Tuesday, 23 August 2016

Big Moor Year Tick

Last Thursday I spent a few hours up on Big Moor. Whilst there I added Whinchat to the "year list", with one adult and at least 3 juveniles present.

Whinchat (juvenile)

Whilst up there, I also saw juvenile Stonechat, Meadow Pipits, Skylark and 5 Red Deer.

Red Deer

Insect wise, I saw Black Darter, Small Heath, Common Darter, Common Hawker (2) and Emerald Damselfly.

Black Darter

Common Darter (female/immature)

Small Heath on Harebell

Emerald Damselfly (male)

Year List update:
166 - Whinchat

Monday, 22 August 2016

Linacre WeBS - 21st August 2016

This Sunday was the set date for this month's WeBS count, so Luke and I went down for a couple of hours to see what was about. Numbers were average for this time of the year, and the highlight was the immature Shag that celebrated its 9 month anniversary today, being first recorded on 21st November 2015 (see details here). The Shag was on the bottom reservoir, fishing just by the wall. I managed to get a  quick photo, looking into the early morning sun, before it swam off.

Shag

Other waterbirds seen this month were: Mallard (60), Grey Heron (4; 1 on the bottom reservoir and 3 together in trees on the middle reservoir), Mandarin Duck (16), Coot (6; 4 adults and 2 well grown juveniles), Moorhen (3; 1 adult and 2 juveniles), Grey Wagtail (2), Great-crested Grebe (5; 1 adult and 1 juvenile on the middle reservoir and 1 adult and 2 juveniles on the top reservoir), Kingfisher (1 heard on the middle reservoir) and Tufted Duck (30; 28 adults and 2 "fluffy" ducklings).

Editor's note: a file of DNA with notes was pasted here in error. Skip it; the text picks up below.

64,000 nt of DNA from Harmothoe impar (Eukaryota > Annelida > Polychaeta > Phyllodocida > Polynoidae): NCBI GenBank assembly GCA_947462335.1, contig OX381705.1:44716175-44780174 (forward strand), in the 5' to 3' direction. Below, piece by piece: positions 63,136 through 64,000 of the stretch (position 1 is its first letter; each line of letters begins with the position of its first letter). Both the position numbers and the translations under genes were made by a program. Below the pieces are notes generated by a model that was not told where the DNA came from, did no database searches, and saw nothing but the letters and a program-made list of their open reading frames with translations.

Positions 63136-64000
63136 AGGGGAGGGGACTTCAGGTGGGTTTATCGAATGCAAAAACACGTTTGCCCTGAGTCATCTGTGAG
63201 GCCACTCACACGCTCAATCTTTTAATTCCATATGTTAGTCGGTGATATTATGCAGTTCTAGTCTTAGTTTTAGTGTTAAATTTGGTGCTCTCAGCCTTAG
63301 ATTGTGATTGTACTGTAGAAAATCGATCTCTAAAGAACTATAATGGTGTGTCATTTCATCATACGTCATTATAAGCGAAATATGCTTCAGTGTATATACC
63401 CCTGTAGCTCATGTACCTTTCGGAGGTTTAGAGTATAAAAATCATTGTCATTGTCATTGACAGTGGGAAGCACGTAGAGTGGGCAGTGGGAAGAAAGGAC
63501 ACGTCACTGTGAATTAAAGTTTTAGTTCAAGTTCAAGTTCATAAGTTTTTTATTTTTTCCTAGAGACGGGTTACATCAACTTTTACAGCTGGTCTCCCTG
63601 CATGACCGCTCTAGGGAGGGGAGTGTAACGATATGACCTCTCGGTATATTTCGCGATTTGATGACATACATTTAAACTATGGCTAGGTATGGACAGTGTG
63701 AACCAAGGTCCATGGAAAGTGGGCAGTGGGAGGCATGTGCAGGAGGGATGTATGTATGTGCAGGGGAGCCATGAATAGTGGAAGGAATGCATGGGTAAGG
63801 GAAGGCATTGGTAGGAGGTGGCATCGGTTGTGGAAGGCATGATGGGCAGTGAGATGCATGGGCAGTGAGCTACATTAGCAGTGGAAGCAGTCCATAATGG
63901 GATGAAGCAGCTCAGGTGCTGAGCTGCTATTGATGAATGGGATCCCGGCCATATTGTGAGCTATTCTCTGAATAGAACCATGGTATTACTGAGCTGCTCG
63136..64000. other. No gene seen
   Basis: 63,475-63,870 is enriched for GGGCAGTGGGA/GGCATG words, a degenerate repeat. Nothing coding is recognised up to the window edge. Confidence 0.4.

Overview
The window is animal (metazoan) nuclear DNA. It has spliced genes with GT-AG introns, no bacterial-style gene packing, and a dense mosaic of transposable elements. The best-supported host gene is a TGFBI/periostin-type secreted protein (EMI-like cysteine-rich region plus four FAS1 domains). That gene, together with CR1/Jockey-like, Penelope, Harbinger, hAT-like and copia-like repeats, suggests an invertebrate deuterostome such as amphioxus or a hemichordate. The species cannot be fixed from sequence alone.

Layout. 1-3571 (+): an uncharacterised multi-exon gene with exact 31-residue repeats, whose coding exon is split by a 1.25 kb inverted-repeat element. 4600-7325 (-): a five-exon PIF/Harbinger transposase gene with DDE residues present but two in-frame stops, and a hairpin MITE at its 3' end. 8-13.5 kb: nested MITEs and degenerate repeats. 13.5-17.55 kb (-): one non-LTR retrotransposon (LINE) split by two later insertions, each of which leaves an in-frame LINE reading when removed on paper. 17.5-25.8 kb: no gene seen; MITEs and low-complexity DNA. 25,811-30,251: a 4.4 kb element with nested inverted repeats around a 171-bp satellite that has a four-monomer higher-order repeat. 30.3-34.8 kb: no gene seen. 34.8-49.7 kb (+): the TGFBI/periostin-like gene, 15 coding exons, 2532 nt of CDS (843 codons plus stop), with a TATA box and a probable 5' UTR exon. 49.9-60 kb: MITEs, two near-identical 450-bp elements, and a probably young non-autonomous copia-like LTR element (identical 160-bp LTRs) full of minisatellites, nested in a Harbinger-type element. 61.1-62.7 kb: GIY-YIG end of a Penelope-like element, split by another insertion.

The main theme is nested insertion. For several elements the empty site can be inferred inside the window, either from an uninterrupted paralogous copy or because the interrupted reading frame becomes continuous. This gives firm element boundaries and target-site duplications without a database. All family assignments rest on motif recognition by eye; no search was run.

Tufted Duck (duckling)

The woodland birds are pretty quiet at this time of the year, so we didn't hear too much else, although one bird, the Green Woodpecker, was a good record, being just the second record for 2016. Other birds seen or heard were Common Buzzard (1 heard), Nuthatch (heard), Wren (singing), Blue, Great and Long-tailed Tit, Robin (juvenile), Great-spotted Woodpecker (heard) and Willow Warbler (1 singing).

Thursday, 18 August 2016

Sunny Linacre

The weather this week has been super, with lots of sun and temperatures in the low 20s, so I thought it would be a good idea to have a few hours down at Linacre to see which insects were about. I've been down twice this week, and have managed to see 9 species of butterfly, 3 species of dragonfly, 2 species of damselfly, 4 species of bee and at least 9 species of hoverfly.